[Python-Dev] Update xml.etree.ElementTree for Python 2.7 and 3.2
stefan_ml at behnel.de
Sat Feb 20 10:49:50 CET 2010
Florent Xicluna, 18.02.2010 10:21:
> For this purpose, I grew the test suite from 300 lines to 1800 lines, using both
> the tests from upstream and the tests proposed by Neil Muller on issue #6232.
Just a comment on this. While the new tests may work with ElementTree as
is, there are a couple of problem with them. They become apparent when
running the test suite against lxml.etree.
Some of the tests depend on specifics of the serialiser that may not be
guaranteed, such as the order of attributes or namespace declarations in a
tag, or whitespace before the self-closing tag terminator (" />"). ET 1.3
has a mostly redesigned serialiser, and it may receive another couple of
improvements or changes before it comes out. None of theses features is
really required to hold for anything but the current as-is implementation.
Other tests rely on non-XML being serialised, such as
This is achieved by setting "root.tag" to None - I'm not sure this is a
feature of ElementTree, and I'd be surprised if it was documented anywhere.
Several of the tests also use invalid namespace URIs like "uri" or non
well-formed attribute names like "123". That's bad style at best.
There are also some tests for implementation details, such as the "_cache"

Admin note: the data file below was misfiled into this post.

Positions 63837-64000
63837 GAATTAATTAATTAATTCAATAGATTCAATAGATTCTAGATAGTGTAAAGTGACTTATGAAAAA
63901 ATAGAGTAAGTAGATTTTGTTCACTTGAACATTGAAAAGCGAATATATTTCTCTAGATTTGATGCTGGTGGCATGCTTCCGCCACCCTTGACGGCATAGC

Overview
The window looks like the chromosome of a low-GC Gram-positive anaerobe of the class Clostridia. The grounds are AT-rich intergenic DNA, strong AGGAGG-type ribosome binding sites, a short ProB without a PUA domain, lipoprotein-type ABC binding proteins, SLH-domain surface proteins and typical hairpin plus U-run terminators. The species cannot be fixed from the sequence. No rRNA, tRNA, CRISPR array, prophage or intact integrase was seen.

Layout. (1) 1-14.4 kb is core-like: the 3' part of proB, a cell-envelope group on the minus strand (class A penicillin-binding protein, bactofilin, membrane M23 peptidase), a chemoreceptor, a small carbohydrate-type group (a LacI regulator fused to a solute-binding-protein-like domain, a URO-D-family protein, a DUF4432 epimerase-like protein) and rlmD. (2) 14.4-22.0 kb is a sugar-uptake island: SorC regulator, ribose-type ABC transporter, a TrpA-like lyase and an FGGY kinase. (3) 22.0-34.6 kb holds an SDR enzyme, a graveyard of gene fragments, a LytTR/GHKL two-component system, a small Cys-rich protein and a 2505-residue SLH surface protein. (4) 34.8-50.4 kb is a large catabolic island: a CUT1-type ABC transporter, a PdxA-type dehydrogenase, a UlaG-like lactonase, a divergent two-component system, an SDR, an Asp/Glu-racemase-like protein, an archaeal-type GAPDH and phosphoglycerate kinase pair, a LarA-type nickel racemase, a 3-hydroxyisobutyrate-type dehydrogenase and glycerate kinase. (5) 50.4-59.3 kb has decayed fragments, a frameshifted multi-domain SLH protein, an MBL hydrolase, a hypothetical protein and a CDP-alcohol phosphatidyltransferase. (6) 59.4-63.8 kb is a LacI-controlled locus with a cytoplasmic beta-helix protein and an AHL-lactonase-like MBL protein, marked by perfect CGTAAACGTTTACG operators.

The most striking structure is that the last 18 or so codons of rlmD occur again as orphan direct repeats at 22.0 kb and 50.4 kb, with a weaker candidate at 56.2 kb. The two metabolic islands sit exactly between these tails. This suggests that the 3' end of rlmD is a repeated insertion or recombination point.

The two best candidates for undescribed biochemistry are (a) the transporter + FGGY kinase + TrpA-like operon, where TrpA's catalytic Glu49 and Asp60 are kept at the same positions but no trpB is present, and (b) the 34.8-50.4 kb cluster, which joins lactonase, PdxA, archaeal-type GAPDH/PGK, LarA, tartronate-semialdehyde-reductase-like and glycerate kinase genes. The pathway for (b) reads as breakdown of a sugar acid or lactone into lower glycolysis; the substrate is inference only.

in ElementPath or the parser version (requiring expat), or even this test:
element.getiterator == element.iter
which doesn't apply to lxml.etree, as its element.getiterator() complies
with the ET 1.2 interface for compatibility, whereas the new element.iter()
obeys the ET 1.3 interface that defines it. Asserting both to be equal
doesn't make much sense in the context of their specification.
Another example is
In lxml.etree, this produces an
AttributeError: 'list' object has no attribute 'next'
because element.findall() is specified in the official ET documentation to
return "a list or iterator", i.e. not necessarily an iterator but always an
iterable. There is an iterfind() that would do the above, which matches ET 1.3.
So my impression is that many of the tests try to provide guarantees where
they cannot or should not exist, and even where the output is clearly
non-conforming with respect to standards. I don't think it makes sense to
put these into a regression test suite.
That said, I should add that lxml's test suite includes about 250 unit
tests that work with (and adapt to) lxml.etree, ElementTree and
cElementTree, in Py2.3+ and Py3.x, and with ET 1.2 and ET 1.3. Although
certainly not a copy&run replacement, those should be much better suited to
accompany the existing stdlib tests.
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